Larry Wilmore

For keeping it 100.

Larry Wilmore has had a prolific entertainment career–the former standup comedian has served as a writer and producer on popular television shows such as The Office and The Fresh Prince of Bel-Air–but it was his breakout role as “senior black correspondent” on The Daily Show that earned him his current gig. In January, he debuted as the host of Comedy Central’s The Nightly Show, which now fills Stephen Colbert’s vacated 11:30 p.m. slot. The show features Wilmore’s own daring, satirical take on news, and he is winning critical praise for his willingness to tackle controversial subjects such as racial stereotypes, wealth inequality, and Islamophobia. As a result, The Nightly Show has managed to retain more than three-quarters of the viewers who previously watched The Colbert Report.


Fast Company: Something you do well on the show is make uncomfortable things funny. Sometimes I’m like, Is the panel really discussing this?

LW: I feel the same way. It’s a tightrope. We find the provocative first, not second. That’s the process: Find the story, and then build the funny around it.

Except sometimes you start with something funny and do the switch. When you talked about the video of that Oklahoma fraternity doing that racist chant, you poked fun at the person for recording it vertically, then landed with the fact that members of this frat go on to become congressmen. The viewer is like: “Oh.”


Right. “Why’d you have to go there? Why’d you have to make it that real?”

How is your persona on the show evolving?

It’s hard for me to say from the inside, you know? I’m just trying to find the balance of what I’m passionate about and what I should be talking about. Part of this show is to find underdog stories, and those can occur from many areas. We see on this show race, class, and gender.


What are you trying to create with the panel? You laud them for “keeping it 100”–being truthful about something–or toss “weak tea” at them for being dishonest.

I view the panel as people who have come into my barbershop. In a barbershop you’d never say, “So, what is your opinion on . . .?” It’s not going to be complete barbershop, but it won’t be complete Meet The Press. We did a funny one with Mike Tyson [on the panel], where I asked, “Who’s the greatest boxer? You cannot say ‘Mike Tyson.’” It was hilarious. But Keith Robinson, a comic, he didn’t care. He said, “Ali would have kicked his ass!”

What have you learned from all of your years writing and working behind the scenes?


How important it is to control the narrative. I wanted to be one of those people who says what we can talk about. “We’re talking about Ferguson tonight.” Let’s tell our story instead of hoping somebody else does.

Does that ever require negotiation with Comedy Central?

None. It’s the opposite. If anything, their note is, ‘We want more of ‘Larry,” which is the best note you can get.


Bonus Round

Where or how do you seek out creative inspiration?

I don’t have any artificial way of getting inspired. My inspiration is my deadline, you know? Like people say, Larry, why do you write? And I say, because I have a deadline. And if I didn’t, I’d probably never get anything done. ‘You can’t reschedule Monday,’ is one of my sayings.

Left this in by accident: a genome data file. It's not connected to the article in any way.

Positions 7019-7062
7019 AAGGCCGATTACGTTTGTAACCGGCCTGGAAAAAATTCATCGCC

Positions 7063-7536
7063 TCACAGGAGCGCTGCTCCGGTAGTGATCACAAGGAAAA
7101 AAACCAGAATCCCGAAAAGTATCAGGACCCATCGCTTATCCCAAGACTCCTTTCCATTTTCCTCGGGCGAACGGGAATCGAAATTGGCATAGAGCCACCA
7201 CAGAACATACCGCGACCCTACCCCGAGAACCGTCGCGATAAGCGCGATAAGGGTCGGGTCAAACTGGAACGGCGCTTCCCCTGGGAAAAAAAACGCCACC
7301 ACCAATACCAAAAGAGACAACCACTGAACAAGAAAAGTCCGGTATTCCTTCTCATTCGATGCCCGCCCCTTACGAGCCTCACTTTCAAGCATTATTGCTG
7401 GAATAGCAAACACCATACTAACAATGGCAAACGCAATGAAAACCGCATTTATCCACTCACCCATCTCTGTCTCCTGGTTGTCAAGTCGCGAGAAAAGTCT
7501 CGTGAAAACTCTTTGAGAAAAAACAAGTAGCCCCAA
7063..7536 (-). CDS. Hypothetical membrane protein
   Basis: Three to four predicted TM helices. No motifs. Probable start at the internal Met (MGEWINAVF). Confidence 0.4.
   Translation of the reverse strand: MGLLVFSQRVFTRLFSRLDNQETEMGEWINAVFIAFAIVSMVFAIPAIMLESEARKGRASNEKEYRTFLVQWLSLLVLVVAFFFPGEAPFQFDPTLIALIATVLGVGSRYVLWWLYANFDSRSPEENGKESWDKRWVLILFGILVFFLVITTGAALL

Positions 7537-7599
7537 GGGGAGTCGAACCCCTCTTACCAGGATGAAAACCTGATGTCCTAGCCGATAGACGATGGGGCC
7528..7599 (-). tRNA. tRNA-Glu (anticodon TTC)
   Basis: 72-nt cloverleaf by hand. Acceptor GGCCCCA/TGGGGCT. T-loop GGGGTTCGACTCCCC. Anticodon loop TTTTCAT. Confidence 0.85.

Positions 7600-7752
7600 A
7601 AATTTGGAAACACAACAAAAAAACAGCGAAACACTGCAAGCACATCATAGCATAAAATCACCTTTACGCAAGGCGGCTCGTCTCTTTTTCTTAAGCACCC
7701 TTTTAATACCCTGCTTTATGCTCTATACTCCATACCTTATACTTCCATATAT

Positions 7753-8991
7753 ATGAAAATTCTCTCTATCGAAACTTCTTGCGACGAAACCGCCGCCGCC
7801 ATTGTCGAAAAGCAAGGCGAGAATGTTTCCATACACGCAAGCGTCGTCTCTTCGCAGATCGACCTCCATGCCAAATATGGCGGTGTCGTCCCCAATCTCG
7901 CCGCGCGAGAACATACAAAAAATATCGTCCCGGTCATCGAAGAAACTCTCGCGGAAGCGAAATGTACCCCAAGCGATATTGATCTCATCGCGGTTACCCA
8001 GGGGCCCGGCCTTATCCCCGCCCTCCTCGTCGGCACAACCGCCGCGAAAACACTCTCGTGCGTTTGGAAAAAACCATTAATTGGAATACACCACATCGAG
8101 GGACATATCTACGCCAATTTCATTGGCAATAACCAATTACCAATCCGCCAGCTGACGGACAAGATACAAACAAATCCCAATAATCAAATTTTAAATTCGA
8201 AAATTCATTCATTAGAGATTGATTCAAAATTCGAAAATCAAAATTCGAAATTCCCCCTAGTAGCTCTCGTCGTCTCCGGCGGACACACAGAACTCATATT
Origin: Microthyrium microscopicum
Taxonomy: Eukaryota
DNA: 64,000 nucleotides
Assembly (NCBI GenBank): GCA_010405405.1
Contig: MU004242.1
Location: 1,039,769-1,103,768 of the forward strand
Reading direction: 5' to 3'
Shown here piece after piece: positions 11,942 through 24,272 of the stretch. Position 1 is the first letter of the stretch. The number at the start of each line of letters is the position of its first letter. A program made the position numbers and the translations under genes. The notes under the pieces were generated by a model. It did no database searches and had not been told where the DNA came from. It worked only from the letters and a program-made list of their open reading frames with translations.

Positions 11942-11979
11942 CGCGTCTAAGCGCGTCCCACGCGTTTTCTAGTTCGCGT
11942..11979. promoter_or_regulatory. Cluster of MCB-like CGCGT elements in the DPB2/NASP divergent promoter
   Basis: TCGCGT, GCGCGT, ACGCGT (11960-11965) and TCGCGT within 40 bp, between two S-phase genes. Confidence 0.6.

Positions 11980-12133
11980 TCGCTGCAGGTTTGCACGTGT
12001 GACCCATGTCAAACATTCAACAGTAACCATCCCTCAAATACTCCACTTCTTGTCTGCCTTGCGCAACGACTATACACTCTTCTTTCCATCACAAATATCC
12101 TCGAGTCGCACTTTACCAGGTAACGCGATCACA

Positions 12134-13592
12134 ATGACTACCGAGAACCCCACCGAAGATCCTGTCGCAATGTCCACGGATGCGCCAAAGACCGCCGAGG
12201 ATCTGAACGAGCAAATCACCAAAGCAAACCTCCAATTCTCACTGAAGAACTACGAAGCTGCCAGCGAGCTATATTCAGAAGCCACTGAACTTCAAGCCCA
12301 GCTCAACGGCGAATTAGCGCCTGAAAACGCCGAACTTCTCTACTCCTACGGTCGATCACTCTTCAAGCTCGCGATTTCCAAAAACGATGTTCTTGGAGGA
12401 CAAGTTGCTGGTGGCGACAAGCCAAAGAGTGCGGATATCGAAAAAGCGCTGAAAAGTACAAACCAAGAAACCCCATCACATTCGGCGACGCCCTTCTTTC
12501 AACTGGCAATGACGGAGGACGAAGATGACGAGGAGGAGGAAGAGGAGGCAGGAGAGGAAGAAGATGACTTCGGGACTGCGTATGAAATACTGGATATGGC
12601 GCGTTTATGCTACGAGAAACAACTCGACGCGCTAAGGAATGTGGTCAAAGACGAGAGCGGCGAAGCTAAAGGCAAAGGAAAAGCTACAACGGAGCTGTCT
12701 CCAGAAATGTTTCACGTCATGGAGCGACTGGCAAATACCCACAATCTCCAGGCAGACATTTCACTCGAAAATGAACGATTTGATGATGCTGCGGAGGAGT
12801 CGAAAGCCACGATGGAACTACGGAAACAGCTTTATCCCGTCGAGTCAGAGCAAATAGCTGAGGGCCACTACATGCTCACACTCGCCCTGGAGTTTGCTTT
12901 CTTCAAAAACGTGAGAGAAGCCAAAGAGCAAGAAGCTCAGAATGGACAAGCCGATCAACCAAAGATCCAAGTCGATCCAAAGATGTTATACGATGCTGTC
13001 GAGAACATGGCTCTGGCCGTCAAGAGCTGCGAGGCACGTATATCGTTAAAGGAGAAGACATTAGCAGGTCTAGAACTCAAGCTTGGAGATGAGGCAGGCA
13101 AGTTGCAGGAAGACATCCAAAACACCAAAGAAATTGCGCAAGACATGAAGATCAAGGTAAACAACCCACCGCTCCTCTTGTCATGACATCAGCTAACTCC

One of my biggest sources of inspiration is human behavior. I love human behavior, how people act and react and interact . . . that’s probably my chief source of inspiration.

What is one thing about your job that you think would surprise people?

That would surprise people? Probably just how involved it is, all day long. There’s no minute of rest all day long. There’s so many things you have to accomplish during the day in order to make the show, because there’s two big parts of it. The scripted, comedic part, and then the unscripted conversation. You have to be prepared for both of those. So it’s non-stop preparation. It’s not like you come in [stretching], like ‘Alllrighhtt . . . what time are we taping? Six? Okay, I’ll be back at 5:30. See you guys later, I’ll just make this shit up as I go.’

What’s your favorite Twitter or Instagram account and why?

I wish I could answer that, but if I had time to have a favorite Twitter or Instagram account, I’d never get anything done.

This is my favorite tweet by far: Before we premiered, somebody said, ‘Larry Wilmore, I hope you and your shit show fails.’ And I’m like, hold on a second, give me a chance to make my shit show first. I mean, they said this before we were even on the air! I’m like, are you kidding me? Criticism is hilarious to me–that I would be criticized before I was even on the show! I would never wish somebody would fail before I even saw it. [And] even if I didn’t like it I wouldn’t say, ‘I hope it fails!’ Why would someone hope that I fail? And then [feel the] need to tell me that, too. It was amazing to me.

What are some things you do to refresh your mind when you’re in a rut?


Who outside of your field inspires you the most and why?

I’m always inspired by the small stories I see about people who are doing the right thing with no attention given to it. I used to watch Charles Kuralt on CBS’s Sunday Morning show, and they used to have all those stories. Also, when I see people around the world in the most dire situations doing stuff. Malala [Yousafzai], what she went through . . . man, if you’re not inspired by that, there’s just something dead inside of you. What they have to face in that part of the world, it’s just ridiculous. And then on a personal level, my kids inspire me all the time.


About the author

J.J. McCorvey is a staff writer for Fast Company, where he covers business and technology.